• Employees may request UK tax support in year 5 to help them claim the relevant foreign tax credits under the relevant Double Tax Treaty for overseas taxes due on non-UK sourced income and gains.
  • Similarly, employees may require host country tax support to ensure that the correct overseas taxes are available for credit in the UK.
  • This could create cash flow impacts due to different tax return filing and payment deadlines – will employees be willing to provide any support where a large liability becomes due before a refund can be facilitated in the other location?
  • Will international assignment or expenses policies need to be reviewed to reflect any changes that may be required?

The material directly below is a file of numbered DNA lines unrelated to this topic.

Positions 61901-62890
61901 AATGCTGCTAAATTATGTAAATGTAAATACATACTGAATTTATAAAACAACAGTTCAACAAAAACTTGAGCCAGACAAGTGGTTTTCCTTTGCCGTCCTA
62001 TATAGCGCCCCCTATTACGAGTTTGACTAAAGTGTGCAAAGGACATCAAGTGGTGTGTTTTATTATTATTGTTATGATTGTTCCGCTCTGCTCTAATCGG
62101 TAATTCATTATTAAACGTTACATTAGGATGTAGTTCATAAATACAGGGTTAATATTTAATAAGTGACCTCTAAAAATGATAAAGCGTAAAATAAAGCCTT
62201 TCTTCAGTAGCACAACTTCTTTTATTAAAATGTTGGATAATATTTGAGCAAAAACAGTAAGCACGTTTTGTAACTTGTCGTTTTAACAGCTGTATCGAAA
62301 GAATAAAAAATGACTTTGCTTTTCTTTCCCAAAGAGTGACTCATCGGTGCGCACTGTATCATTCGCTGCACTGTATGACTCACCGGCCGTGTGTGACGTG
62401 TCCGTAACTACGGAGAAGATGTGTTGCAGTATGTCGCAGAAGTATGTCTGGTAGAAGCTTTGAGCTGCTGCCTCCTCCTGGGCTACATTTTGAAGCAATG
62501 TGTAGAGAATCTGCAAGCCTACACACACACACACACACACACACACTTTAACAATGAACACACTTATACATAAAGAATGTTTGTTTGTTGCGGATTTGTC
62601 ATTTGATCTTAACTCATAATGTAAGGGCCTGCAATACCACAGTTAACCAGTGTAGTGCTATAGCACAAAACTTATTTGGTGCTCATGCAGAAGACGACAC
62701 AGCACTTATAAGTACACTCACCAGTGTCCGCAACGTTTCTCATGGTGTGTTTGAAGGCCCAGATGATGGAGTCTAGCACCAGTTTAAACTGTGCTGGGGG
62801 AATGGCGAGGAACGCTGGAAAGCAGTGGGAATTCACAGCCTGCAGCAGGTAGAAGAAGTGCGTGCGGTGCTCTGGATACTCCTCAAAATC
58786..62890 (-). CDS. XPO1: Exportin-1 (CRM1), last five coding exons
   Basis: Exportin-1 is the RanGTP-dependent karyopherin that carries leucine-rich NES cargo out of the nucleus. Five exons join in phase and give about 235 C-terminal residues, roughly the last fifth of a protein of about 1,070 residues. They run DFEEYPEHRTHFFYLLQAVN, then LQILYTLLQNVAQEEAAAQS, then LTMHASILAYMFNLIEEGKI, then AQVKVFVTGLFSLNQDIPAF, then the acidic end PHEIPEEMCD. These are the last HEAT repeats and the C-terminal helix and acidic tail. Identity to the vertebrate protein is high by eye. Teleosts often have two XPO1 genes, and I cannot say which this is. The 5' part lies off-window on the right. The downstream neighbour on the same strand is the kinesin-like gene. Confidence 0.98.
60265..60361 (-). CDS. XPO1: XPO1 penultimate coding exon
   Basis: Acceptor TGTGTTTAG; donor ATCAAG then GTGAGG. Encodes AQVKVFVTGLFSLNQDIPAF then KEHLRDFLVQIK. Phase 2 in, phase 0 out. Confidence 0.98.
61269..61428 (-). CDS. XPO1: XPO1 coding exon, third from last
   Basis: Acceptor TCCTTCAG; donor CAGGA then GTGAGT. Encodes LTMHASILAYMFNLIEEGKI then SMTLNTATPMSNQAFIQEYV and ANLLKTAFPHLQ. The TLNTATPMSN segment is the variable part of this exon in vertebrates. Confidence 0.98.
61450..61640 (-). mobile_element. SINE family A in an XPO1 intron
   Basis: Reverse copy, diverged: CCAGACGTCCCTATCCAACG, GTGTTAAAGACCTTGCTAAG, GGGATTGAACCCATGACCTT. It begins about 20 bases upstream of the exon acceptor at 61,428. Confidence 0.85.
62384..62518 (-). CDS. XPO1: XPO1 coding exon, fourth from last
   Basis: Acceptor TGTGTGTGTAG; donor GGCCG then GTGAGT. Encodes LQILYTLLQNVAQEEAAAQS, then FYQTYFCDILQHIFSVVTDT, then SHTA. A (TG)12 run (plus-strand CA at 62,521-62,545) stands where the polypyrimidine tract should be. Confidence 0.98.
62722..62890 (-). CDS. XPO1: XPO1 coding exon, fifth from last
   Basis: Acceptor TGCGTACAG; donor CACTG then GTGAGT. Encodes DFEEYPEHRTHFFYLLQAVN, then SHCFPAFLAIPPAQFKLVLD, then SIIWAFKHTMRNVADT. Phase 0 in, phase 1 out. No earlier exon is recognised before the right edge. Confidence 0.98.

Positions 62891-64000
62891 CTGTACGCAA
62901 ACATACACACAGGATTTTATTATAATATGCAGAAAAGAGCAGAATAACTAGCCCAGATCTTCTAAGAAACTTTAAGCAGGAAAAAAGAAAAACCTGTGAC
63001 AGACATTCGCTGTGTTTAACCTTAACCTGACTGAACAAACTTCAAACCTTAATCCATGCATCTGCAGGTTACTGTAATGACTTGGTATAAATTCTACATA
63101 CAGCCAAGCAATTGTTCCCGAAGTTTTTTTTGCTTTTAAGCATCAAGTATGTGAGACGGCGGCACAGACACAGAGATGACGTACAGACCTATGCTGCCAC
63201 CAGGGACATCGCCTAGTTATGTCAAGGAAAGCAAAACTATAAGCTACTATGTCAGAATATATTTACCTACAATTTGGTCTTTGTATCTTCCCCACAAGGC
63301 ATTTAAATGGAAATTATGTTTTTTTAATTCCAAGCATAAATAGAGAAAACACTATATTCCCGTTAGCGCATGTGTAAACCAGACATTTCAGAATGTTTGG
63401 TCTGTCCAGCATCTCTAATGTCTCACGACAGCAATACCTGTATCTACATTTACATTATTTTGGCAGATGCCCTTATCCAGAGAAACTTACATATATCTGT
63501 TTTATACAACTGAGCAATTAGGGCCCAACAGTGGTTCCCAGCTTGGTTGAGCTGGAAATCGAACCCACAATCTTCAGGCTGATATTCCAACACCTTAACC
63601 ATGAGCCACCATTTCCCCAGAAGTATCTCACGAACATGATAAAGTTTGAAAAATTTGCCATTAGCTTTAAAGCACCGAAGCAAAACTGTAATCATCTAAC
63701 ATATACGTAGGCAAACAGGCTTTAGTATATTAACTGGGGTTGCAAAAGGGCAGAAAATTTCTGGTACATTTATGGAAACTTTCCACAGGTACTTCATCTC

• Repeat assignments – currently a non-domiciled individual can leave the UK for 3 years but return and claim OWR – will the increase to 10 years impact the attractiveness of the UK and will employers need to consider increased renumeration packages to compensate for the loss of OWR?


We are here to help

We can help employers and non-domiciled individuals navigate the tax requirements and any challenges faced. If you have any questions or require assistance, please get in touch with a member of our specialist Employment Tax team or your usual Azets advisor.

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James Wheeler

Partner - Global Mobility Birmingham